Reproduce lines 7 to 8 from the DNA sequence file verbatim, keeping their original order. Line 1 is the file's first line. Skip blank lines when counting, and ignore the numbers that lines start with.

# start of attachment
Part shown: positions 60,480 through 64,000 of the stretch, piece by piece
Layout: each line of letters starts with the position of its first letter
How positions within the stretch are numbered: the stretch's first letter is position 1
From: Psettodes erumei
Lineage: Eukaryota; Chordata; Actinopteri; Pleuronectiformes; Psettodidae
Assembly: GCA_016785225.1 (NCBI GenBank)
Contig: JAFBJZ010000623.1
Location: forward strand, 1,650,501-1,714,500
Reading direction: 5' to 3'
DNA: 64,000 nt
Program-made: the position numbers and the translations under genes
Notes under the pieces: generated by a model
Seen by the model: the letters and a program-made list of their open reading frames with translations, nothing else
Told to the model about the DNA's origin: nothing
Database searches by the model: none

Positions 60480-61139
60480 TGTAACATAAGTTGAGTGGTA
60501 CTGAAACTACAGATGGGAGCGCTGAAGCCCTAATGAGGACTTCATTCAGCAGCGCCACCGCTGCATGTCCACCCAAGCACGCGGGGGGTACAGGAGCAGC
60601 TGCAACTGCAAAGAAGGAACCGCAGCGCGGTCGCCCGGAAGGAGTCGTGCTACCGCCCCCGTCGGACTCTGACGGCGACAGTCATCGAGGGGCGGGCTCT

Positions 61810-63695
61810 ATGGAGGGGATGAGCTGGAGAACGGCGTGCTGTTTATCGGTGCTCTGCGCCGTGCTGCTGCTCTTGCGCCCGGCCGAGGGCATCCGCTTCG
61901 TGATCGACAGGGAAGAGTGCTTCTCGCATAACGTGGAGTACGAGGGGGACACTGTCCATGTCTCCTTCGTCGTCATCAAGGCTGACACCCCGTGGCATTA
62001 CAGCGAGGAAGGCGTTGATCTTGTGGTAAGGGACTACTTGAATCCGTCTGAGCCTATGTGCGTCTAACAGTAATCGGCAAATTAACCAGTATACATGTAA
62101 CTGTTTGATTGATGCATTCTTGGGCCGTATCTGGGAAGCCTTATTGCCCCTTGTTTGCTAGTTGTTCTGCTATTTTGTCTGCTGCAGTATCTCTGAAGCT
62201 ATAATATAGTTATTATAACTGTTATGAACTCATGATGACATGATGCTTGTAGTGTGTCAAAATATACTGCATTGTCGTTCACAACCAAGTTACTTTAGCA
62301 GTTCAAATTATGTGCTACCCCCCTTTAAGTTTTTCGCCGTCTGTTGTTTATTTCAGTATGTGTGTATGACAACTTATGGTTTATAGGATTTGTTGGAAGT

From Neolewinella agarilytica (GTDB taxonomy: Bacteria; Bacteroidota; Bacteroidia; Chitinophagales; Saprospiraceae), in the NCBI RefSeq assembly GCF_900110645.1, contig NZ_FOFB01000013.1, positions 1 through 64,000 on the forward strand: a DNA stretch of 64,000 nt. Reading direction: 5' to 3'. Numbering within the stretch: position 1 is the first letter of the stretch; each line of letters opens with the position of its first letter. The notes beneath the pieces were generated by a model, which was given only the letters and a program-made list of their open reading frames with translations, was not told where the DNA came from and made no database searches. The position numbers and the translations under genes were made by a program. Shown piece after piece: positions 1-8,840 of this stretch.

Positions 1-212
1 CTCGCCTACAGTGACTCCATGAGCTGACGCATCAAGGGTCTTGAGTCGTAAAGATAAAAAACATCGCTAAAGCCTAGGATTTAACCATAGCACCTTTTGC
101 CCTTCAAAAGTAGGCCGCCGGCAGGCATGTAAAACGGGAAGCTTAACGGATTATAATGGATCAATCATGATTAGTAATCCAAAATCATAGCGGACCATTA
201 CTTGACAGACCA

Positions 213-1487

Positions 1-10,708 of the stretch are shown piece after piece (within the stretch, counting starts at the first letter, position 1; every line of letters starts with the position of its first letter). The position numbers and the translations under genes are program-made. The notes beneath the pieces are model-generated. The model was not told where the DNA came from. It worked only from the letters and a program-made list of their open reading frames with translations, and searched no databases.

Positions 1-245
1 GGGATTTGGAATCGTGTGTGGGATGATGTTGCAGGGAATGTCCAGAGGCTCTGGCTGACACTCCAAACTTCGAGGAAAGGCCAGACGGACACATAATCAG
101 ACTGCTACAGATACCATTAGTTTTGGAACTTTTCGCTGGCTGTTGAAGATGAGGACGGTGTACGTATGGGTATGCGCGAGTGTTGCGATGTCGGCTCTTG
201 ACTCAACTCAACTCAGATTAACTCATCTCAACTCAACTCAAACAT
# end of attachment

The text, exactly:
Contig: JAFBJZ010000623.1
Location: forward strand, 1,650,501-1,714,500